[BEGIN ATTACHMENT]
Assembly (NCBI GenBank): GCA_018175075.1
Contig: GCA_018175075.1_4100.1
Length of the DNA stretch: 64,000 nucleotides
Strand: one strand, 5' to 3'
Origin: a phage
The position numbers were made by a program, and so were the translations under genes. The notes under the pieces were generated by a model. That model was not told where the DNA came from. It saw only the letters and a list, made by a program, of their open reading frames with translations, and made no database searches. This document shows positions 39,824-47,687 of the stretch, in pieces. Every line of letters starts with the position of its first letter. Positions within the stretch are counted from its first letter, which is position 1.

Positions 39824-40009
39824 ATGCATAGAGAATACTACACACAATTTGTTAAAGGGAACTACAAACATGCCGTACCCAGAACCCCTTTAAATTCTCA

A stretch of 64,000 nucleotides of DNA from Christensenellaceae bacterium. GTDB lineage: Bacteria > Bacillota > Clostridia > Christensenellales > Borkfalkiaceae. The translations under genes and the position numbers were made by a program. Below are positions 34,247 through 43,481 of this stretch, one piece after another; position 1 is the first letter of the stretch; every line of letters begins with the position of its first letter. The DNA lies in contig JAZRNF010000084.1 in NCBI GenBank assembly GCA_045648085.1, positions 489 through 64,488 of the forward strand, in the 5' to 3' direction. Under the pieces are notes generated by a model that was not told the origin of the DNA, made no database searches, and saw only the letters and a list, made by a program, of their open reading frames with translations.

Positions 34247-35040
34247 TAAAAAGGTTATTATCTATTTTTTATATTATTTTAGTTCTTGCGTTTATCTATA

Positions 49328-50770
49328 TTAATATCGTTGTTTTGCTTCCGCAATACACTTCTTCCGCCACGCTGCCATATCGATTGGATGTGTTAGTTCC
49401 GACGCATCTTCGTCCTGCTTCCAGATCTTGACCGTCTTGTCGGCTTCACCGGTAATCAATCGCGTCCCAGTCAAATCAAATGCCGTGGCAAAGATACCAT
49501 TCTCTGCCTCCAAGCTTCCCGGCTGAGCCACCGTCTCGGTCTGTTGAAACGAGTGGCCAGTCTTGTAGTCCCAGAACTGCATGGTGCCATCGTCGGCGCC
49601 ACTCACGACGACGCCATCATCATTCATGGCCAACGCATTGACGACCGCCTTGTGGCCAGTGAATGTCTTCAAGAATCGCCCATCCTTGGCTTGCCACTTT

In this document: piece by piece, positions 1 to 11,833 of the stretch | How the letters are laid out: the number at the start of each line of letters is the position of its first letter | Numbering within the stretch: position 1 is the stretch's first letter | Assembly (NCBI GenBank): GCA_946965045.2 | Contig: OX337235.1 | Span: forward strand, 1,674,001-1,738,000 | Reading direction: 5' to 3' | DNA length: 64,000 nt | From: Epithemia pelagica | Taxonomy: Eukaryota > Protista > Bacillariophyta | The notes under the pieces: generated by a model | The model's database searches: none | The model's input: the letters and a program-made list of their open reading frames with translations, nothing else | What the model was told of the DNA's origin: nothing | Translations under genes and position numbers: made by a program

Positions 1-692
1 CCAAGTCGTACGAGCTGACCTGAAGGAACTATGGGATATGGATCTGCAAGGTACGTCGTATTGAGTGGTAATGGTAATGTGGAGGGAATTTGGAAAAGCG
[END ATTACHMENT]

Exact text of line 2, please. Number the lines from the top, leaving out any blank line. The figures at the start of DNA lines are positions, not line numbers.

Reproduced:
Contig: GCA_018175075.1_4100.1